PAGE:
There are many ways to think about and understand the concept of “distance.” It can speak to measurable things like space and time, but also more abstract concepts such as emotion.
Our relationship with distance, too, is as varied as its forms. Sometimes we wish for less distance, sometimes we need more; an inch can be the threshold between life and death; a hundred miles may separate you from salvation. For me, ten years ago on a hot day in July, distance played all these roles.
The first thing that comes to mind when I think back to my accident and the role that distance played is obvious. Because we’d been travelling down a logging road with posted kilometer markers, I know that it was at exactly the 56.5 km mark on the Babine Lake forest service road in northern BC, that I was run over by a work truck, shattering my pelvis. That meant it was 56.5 km of logging road, plus a further 7 km of highway, for a total of 63.5 km, from where I lay broken and bloody under a truck, to the nearest hospital in Smithers, BC.
The distances related to my accident were not only agonizingly long, but also miraculously short. It was only by a matter of inches that the truck tire, centred on my hips as it rolled over my body, missed my spine and organs such as my liver and spleen, which could have left me paralyzed or dead in the back of a truck from internal bleeding, somewhere on that 63.5 km drive to the hospital. Distance can have a sense of irony too, as I couldn’t possibly have been closer to our designated emergency transport vehicle (which contained all the rescue equipment necessary to evacuate me), as it was in fact the vehicle that ran me over.
Importantly, surviving a workplace accident takes more than medical care; it also requires emotional and mental support. My greatest source of emotional support at the time was my fiancée, who was back at our home in Victoria, BC, over 1000 km away. I can’t clearly recall exactly when she showed up at my hospital bedside, bringing with her a sense of relief I could never put into words, but I do vividly recall how painfully lonely I was before she was able to cross that distance.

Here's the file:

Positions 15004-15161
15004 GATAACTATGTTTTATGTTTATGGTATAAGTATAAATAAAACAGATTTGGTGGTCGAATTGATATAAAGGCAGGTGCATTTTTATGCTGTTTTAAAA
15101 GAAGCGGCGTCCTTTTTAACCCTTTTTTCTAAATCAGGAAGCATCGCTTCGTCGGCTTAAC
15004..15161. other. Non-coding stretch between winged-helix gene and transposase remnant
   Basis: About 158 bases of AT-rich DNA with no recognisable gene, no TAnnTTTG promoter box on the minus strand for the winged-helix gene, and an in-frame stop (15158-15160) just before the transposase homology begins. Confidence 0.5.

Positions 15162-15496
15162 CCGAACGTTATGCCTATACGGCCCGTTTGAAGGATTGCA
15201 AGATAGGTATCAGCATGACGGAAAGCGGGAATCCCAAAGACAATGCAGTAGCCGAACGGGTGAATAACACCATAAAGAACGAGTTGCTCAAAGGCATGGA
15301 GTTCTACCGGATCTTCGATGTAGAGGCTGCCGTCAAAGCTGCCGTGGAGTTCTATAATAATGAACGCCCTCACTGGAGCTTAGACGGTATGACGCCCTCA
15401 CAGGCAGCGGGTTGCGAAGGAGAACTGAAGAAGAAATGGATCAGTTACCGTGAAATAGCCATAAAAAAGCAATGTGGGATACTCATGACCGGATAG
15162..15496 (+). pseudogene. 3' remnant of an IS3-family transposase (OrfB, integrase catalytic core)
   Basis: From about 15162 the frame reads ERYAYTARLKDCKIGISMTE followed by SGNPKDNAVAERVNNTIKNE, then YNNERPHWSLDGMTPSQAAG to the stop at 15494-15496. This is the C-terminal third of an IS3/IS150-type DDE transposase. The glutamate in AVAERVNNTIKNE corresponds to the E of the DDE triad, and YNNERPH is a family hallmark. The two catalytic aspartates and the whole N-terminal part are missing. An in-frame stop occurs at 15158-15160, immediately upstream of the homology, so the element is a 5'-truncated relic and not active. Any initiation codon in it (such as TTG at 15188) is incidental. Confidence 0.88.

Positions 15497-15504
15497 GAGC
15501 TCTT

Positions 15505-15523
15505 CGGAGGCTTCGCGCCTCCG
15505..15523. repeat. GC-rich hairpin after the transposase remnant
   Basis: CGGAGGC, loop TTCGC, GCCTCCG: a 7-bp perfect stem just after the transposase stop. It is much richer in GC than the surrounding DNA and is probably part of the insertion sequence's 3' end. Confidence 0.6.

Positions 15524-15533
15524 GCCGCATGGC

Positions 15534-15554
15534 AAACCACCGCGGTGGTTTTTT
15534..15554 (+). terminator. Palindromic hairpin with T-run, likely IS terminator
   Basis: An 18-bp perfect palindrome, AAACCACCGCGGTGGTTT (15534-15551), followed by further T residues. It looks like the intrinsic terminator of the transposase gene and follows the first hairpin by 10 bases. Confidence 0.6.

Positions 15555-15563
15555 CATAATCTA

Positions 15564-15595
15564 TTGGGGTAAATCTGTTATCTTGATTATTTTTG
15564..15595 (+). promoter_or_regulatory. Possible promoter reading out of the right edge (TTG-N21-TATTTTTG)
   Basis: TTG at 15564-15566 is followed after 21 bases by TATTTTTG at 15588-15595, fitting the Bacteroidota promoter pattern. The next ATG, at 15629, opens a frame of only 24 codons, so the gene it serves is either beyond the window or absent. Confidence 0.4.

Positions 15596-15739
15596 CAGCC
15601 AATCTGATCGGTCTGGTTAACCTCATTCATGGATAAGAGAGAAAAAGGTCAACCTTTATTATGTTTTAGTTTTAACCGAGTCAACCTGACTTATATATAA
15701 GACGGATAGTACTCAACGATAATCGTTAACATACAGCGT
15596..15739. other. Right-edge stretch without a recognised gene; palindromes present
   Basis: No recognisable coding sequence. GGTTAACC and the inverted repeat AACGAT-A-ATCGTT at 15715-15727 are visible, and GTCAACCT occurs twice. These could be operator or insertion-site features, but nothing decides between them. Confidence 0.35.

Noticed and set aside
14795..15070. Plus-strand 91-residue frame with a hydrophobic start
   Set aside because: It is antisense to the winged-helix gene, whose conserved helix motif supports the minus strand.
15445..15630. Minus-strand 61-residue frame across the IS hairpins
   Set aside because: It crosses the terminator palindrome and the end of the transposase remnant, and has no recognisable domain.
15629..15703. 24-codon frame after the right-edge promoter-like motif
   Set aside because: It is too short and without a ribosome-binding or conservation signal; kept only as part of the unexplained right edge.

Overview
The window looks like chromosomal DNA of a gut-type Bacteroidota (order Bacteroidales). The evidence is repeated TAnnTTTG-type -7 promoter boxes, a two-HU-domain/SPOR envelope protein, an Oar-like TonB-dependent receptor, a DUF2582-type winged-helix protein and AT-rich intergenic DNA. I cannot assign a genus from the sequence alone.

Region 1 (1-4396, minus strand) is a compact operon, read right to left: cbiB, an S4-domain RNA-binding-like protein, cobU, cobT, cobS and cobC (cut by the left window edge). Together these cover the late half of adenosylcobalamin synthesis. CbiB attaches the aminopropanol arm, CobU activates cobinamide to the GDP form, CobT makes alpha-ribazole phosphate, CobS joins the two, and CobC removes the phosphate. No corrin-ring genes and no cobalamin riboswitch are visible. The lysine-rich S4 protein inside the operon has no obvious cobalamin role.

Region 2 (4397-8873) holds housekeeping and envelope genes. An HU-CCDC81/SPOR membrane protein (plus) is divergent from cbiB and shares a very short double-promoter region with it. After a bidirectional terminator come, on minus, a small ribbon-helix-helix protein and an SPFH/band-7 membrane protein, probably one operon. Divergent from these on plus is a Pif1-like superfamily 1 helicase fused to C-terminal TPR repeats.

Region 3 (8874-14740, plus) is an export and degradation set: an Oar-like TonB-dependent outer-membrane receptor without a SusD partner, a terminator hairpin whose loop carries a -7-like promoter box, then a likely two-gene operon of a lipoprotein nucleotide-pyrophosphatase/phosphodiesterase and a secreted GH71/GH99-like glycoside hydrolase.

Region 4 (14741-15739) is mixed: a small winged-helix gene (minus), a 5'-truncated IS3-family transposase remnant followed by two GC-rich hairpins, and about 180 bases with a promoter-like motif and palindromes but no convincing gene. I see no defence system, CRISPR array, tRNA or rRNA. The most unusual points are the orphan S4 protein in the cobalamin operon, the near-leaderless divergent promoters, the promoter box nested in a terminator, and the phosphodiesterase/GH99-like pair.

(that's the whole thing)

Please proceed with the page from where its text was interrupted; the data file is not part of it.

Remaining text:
And then there is distance as in time. There was a long way for me to go to get back on my feet: seven months of recovery including two reconstructive surgeries, and dozens of smaller procedures before I was able to walk and to work again.
Although this may seem like a meaningless jumble about how distance – be it near and far, short and long, or quick and slow – can be good, bad, or ugly … there is meaning in the chaos and, perhaps, a lesson. After tragedy strikes, like my accident, and the accidents of so many other workers and workers’ families, we often find ourselves agonizing over “what ifs,” and distance can play a central role in that.
What if I had been a few feet to the left, what if there had been more space for the truck on the logging road pullout where I was crushed, what if we had been closer to town? But as we have seen, there is no clear way to tell for certain how distance may help or hinder. Maybe if I had been a few feet to the left, a different part of my body would have been run over instead, with a much worse outcome. Maybe if the time it took for me to recover to my new normal was shorter, I would have been left with more permanent limitations. Just like in reality, in the “what if” fantasy world, it is impossible to know in what ways shorter or longer or nearer or farther could have changed the outcome.
And so, the lesson I have taken from the seeming randomness of how different forms of distance played positive and negative roles in my experience with workplace tragedy, has been one of acceptance. It is a lesson in perspective that has helped me come to terms with what happened, how it happened, and to recognize that even if I could go back and change things, like the distances involved, I could never be certain in what ways that ultimately would have made things better or possibly worse.